Seldom has a literary work inspired so many adaptions whether in film, television or theater. Written in 1844-45 by Alexandre Dumas (to whom we owe other classics like The Three Musketeers and The Man in the Iron Mask), the Count of Monte Cristo has been seen in more than thirty versions (silent, black and white and color) shown on both the large and small screen since 1908. The first version was onstage, thanks to Dumas himself, in 1883.
It seems that since the dawn of cinema, each decade needed its share of romantic revenge. Curiously, this history seems universal since the phenomenon, far from being the prerogative of the French, extends from the USA to Spain, Italy, Germany and Great Britain as well as Russia, Venezuela and Mexico! No doubt that Alexandre Dumas would be turn over in his grave, as certain variations certainly deserve to remain in oubliettes.
The first film versions, like Pouctal's 1917 version, probably ended up on the dusty shelves of some obscure cinema or disappeared forever. Nonetheless, The Son of Monte Cristo (1940) with Louis Hayward remains, as does the 1942 version with Pierre Richard Wilm, a young star of the era. It wasn't until 1955 that the first memorable version with an impetuous Jean Marais in the title role appeared. In 1961, Louis Jourdan wears the counts costume with Yvonne Furneaux (Mercedès), Pierre Mondy (Caderousse) and Bernard Dhéran (Villefort) at his side under the direction of Claude Autant Lara.
In 1975, it's Richard Chamberlain who takes on the role. The actor also attacks others works by Alexandre Dumas, like The Three Musketeers and The Man in the Iron Mask, for a series of films and made for TV movies that were honest, respectful and elegant productions. The Count of Monte Cristo with Chamberlain will surely remain in spirit throughout the world, in particular thanks to a distribution of weight including Tony Curtis (Fernand Mondego), Louis Jourdan (De Villefort) and Donald Pleasence (Danglars).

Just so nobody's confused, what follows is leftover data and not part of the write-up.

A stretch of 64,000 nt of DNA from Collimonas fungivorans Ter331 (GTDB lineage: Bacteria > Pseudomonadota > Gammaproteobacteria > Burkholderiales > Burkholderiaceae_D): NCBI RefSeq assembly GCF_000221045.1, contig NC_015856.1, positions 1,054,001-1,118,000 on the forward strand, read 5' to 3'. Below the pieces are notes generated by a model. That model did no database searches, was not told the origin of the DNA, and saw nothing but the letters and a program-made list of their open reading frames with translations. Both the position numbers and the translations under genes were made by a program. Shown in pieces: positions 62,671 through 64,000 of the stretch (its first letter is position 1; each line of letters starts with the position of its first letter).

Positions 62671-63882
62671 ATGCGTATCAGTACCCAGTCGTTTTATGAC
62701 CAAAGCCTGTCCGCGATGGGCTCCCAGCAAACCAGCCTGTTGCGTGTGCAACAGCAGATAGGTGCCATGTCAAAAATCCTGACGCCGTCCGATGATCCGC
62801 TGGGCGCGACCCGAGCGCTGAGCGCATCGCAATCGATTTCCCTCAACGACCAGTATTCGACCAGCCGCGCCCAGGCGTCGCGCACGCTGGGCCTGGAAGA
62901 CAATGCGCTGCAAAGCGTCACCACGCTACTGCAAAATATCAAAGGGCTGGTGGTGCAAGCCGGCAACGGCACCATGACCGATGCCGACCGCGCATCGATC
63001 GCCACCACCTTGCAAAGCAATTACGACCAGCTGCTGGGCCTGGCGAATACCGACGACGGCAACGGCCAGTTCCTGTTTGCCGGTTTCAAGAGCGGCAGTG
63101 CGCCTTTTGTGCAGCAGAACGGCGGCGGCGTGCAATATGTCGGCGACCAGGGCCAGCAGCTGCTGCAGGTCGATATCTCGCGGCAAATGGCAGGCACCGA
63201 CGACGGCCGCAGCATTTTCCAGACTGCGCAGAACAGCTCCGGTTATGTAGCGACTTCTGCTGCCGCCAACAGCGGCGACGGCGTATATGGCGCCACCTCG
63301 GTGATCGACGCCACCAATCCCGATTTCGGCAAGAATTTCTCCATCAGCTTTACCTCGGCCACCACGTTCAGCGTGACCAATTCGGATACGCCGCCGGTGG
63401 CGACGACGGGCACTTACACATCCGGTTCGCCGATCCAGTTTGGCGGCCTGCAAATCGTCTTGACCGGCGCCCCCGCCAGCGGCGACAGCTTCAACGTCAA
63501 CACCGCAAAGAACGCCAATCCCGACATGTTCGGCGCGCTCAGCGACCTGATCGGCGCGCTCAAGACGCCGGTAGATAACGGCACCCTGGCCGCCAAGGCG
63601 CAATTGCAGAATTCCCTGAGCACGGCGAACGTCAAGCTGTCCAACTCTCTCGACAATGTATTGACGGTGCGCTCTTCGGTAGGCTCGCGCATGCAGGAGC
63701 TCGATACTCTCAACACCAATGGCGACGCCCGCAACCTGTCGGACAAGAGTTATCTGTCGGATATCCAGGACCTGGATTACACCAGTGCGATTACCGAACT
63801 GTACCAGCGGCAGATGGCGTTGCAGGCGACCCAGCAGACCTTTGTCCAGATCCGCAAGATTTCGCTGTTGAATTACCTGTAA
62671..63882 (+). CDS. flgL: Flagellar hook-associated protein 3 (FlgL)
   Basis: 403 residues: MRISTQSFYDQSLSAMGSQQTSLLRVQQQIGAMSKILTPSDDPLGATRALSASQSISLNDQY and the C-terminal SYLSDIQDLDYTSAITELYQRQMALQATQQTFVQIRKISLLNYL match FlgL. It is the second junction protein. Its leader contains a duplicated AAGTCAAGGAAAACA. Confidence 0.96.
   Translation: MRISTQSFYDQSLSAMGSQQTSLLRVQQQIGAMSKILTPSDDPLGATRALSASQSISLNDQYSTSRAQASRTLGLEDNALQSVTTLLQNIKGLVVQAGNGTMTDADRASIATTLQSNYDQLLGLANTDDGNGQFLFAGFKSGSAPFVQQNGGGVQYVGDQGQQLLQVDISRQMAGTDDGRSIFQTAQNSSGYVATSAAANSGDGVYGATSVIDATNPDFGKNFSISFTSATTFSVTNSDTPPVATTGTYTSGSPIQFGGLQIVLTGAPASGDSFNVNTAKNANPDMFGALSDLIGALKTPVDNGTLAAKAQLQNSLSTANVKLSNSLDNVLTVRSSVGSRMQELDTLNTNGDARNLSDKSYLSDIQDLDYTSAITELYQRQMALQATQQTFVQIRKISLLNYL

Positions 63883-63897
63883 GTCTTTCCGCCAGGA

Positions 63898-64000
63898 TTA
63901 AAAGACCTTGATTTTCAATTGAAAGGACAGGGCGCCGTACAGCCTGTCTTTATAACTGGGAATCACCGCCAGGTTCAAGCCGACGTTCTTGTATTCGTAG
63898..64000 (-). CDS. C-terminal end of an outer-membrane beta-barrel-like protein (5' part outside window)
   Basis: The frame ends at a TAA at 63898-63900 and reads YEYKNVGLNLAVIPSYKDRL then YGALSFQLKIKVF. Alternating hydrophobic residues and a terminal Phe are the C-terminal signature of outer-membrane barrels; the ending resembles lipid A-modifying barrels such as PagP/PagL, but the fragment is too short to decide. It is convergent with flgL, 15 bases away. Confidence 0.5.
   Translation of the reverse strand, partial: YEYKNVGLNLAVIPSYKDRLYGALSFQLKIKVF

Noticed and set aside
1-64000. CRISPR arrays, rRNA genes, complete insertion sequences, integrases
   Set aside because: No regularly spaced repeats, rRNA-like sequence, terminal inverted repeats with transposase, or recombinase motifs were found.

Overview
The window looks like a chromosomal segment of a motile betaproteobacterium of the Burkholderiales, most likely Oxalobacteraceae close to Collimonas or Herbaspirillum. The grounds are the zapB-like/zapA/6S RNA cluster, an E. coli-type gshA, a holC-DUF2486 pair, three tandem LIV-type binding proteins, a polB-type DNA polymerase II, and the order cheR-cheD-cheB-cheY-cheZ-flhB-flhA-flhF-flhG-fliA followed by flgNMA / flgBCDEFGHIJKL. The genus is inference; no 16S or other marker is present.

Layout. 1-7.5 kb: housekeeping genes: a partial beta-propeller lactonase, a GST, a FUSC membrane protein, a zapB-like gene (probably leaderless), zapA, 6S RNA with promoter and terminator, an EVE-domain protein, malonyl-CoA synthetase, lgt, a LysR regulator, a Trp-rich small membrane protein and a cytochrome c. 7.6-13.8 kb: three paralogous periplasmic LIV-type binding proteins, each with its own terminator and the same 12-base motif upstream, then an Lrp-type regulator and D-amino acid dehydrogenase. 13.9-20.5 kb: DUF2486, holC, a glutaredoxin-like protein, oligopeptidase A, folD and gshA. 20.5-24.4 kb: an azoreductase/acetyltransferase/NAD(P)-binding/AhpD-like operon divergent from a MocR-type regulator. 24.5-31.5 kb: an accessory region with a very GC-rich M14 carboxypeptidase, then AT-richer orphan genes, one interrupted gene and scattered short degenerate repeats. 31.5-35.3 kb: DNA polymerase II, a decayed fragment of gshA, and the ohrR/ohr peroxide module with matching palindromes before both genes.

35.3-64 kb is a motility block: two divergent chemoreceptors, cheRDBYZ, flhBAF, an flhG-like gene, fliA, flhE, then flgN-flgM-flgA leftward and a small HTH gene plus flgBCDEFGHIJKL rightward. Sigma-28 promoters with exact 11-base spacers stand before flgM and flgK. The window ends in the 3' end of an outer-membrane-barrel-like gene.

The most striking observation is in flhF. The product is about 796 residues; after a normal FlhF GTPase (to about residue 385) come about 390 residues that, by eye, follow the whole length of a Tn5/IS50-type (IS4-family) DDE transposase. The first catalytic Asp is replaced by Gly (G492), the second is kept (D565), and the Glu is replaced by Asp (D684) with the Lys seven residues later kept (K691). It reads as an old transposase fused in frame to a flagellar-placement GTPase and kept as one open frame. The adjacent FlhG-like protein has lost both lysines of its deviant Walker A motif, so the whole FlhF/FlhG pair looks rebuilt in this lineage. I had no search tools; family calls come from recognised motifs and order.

In 1999, the French re-appropriated the story for a TV miniseries where Gerard Depardieu plays Edmond Dantès. Ornella Muti (Mercedès), Jean Rochefort (Fernand Mondego) and Pierre Arditi (Villefort) join him in this long and meticulous adaptation that's nearly four hours long. The series turns out to be rather captivating but allows some freedoms with the original, one of which is an atrociously ridiculous ending that betrays the spirit of the story.
The Count of Monte Cristo will probably continue to haunt the screens for a long time, as the American film of Kevin Reynolds starring Jim Caviezel and Guy Pearce debuts in the 21st century with fanfare.
To be continued…